FINALLY, someone is talking about corporations and their government subsidized operations.  It's not only the non-profits that get this government largesse, it's any corporation or LLC in America - it's called the Limitation of Liability ("LOL").  Something sole-propietorships and partnerships do not have access to.  This LOL moves risk involving business decisions from the owners of the business to the taxpayers.  It also skews the system of capitalism against the sole proprietorships out there - a competitive advantage, paid for by the taxpayers who have to come in a clean up messes caused by poor decision making on behalf of corporate managers and owners.  No one wants to talk about this government subsidy to corporations and LLCs - probably because the owners of the stock in these enterprises want to boost that "They built it."  Well, it's high time someone looked at this.  The last time we looked at this situation - it was the East India Company in Boston - the REAL Tea Party.  It was the impetus for our country's revolution!!!


JohnQ.Public
JohnQ.Public

That pedicure thing with the fish is gross.

sarum
sarum

GI, can't have your cake & eat it too.  These people really just want human beings to roll over and die.  They don't care to pay a living wage, but they don't want to subsidize human life that they want free labor from.  Naaaahhhh!  I'm so DONE with you!  

1wayfaringpilgrim
1wayfaringpilgrim

Much like condemnation attorneys soliciting property owners affected by a government project, the Goldwater Institute is made up of pigs feeding at the public trough.

david_saint01
david_saint01 topcommenter

when Goldwater makes a statement regarding the Fiesta Bowl bribes, or the bribes Pearce got for handing the towing contract to a certain company, i might consider taking them seriously..

JohnQ.Public
JohnQ.Public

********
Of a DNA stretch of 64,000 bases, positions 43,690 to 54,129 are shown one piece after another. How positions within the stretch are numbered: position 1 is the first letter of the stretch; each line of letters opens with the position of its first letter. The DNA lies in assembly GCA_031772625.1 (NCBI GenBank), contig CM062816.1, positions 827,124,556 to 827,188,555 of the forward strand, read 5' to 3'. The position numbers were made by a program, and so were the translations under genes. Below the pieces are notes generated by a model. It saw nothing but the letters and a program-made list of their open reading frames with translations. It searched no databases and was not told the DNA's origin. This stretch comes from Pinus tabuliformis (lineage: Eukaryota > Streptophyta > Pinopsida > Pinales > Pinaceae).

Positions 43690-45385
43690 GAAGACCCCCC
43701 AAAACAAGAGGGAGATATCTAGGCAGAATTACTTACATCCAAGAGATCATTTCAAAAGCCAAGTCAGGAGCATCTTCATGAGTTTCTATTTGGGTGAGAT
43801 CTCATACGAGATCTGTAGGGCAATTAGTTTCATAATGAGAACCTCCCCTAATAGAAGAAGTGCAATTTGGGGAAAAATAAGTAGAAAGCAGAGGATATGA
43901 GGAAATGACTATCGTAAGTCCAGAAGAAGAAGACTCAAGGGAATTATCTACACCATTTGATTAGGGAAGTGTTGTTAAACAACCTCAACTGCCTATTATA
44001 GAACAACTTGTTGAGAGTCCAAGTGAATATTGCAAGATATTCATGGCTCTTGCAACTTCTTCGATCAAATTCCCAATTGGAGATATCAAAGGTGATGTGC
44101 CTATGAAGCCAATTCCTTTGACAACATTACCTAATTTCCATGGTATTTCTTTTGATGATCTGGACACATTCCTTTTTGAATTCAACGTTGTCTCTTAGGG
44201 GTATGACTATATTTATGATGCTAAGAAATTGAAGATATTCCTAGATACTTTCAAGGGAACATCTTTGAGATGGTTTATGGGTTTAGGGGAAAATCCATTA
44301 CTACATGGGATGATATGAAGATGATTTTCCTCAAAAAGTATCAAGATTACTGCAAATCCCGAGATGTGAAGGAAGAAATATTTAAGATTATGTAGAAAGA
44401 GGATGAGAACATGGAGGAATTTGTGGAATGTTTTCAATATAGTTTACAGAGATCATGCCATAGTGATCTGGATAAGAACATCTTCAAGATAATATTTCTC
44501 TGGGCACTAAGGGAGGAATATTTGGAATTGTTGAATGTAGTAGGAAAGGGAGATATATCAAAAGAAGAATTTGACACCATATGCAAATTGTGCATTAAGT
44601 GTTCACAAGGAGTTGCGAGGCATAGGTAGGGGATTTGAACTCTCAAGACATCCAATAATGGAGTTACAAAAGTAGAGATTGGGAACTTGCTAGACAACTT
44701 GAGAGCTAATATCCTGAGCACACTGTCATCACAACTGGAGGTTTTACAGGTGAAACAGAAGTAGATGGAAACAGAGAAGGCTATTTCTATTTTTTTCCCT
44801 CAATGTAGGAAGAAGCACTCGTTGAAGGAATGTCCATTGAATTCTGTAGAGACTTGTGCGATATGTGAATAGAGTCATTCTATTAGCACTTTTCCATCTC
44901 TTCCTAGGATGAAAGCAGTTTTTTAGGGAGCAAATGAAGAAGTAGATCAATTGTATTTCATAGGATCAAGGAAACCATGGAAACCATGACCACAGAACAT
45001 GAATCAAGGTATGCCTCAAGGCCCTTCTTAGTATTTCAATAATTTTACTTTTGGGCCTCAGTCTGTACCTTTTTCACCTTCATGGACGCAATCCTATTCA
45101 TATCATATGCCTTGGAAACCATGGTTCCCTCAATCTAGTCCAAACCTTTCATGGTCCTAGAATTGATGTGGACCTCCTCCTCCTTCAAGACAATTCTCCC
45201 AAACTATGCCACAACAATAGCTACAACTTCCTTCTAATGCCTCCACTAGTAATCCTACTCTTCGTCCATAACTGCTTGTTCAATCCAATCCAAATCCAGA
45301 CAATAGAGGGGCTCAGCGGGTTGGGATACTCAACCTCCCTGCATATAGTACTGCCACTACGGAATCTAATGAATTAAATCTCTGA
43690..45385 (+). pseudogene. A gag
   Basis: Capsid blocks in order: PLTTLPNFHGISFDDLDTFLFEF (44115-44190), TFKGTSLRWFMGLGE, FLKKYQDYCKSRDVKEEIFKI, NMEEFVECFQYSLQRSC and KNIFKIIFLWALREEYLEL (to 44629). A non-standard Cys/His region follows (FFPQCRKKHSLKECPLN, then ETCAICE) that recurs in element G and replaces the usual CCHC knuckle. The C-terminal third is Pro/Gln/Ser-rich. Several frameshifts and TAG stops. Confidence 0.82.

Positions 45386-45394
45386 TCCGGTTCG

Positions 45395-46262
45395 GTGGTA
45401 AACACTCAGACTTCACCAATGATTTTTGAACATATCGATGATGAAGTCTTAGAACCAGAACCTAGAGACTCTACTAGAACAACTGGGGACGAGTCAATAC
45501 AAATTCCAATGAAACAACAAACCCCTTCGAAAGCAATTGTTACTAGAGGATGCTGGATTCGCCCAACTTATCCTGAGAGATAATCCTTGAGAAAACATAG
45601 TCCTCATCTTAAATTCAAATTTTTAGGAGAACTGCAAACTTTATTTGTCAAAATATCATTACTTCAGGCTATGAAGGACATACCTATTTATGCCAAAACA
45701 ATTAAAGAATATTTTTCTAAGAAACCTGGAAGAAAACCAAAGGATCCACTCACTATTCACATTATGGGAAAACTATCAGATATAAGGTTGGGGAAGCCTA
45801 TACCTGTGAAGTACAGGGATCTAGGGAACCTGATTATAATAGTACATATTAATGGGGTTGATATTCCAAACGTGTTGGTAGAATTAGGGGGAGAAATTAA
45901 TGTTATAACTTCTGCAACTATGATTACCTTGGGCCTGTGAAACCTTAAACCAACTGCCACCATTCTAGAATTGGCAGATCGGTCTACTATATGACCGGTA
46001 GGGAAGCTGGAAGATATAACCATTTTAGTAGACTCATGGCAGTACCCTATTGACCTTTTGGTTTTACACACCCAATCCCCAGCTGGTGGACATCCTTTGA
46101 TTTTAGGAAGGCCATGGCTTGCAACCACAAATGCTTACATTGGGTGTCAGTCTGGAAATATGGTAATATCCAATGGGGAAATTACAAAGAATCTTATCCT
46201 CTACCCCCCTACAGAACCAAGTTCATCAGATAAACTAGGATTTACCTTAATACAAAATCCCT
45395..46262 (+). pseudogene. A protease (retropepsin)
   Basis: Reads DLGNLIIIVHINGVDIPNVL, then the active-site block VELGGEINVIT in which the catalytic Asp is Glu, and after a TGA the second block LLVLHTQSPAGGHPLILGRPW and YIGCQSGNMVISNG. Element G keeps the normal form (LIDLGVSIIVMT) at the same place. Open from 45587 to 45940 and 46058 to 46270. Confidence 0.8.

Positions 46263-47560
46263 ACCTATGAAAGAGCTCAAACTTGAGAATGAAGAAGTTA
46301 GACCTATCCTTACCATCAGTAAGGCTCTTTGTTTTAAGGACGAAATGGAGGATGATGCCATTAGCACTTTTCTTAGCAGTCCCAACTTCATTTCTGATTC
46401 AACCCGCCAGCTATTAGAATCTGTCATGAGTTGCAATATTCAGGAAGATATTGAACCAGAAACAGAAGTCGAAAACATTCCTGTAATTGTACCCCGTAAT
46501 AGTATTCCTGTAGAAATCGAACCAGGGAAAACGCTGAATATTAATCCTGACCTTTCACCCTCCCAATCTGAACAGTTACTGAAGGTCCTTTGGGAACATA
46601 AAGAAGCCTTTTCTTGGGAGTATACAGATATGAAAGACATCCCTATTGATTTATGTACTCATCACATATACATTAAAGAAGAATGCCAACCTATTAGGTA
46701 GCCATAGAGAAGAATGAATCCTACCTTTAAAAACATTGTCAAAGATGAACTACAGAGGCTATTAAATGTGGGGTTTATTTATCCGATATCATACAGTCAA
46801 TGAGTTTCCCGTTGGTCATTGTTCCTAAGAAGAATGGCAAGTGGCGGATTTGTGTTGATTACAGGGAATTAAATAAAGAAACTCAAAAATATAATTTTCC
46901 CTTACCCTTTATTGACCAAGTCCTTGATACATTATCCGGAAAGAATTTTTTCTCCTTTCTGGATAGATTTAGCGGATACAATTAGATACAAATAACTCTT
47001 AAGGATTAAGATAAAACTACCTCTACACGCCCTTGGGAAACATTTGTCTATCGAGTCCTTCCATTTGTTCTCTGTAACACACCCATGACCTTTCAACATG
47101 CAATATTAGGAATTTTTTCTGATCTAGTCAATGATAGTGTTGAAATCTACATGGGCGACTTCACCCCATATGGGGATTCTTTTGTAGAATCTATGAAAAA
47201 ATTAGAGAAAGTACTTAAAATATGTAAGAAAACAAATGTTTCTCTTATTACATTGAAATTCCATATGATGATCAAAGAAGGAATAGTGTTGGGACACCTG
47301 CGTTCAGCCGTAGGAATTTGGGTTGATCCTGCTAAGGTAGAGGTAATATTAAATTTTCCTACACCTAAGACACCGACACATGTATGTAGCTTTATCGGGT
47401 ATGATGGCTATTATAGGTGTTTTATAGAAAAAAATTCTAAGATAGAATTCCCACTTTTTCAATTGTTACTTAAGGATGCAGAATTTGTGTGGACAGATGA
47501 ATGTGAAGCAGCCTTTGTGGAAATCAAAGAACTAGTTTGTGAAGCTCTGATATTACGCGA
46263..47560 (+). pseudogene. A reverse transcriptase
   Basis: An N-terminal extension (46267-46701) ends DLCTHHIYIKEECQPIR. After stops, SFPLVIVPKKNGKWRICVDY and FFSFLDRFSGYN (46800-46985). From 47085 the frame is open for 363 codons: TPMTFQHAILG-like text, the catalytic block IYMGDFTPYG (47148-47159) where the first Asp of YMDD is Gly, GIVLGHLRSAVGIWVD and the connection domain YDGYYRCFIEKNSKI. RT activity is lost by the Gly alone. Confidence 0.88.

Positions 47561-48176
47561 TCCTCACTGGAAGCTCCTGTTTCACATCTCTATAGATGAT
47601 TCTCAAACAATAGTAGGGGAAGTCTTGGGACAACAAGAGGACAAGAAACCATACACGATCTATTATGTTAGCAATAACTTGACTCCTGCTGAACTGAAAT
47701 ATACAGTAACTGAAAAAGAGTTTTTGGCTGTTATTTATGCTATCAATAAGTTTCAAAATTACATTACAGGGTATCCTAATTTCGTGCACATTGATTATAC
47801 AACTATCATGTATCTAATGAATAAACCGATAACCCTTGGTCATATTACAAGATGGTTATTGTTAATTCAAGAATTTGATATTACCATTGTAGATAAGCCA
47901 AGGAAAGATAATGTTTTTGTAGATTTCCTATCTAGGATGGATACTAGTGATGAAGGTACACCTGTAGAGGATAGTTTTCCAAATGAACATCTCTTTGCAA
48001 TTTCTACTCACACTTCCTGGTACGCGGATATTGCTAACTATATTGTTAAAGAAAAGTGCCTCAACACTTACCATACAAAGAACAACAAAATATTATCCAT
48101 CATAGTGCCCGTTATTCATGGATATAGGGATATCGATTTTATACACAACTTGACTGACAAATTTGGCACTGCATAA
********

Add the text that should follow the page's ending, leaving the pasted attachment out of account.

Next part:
@ExpertShot For a $50 filing fee and $35.31 publication fee any sole proprietor can become an LLC using the self-service forms on the AZ Corp. Commission website.  Obtaining a tax ID number from the IRS is free.  That's all it takes for a sole proprietor to remedy this "injustice" you complain of.  Becoming a limited liability partnership isn't much harder.  The government rarely, rarely, comes to the rescue of a failing LLC or corp - only in extreme cases like BofA or GM.  So its not "any" corporation or LLC, is the large, politically well-connected with high priced lobbyist companys that get the benefits you complain of.  The average corp. or LLC is left to swim or sink just like sole proprietors.

JustThinking
JustThinking

@david_saint01 And GI has also ignored a little government money problem in Arpaio as well. They don't seem to know that money pit even exists

ExpertShot
ExpertShot topcommenter

@JohnQ.Public @ExpertShot You are incorrect sir - this is an "injustice" to the theory and practice of capitalism!  It is government support of capitalism.  And the losses are immense.  You obviously are not familiar with the bankruptcy courts and the huge numbers of businesses which file bankruptcy every year - bankruptcies which take the assets of the corporations/llcs, etc. and distribute them to the creditors, including the government for taxes due.  These business owners are limited in the bankruptcy process to the amount of the initial investments, not their entire net worth - as is the case in sole proprietorships, the true backbone of capitalism.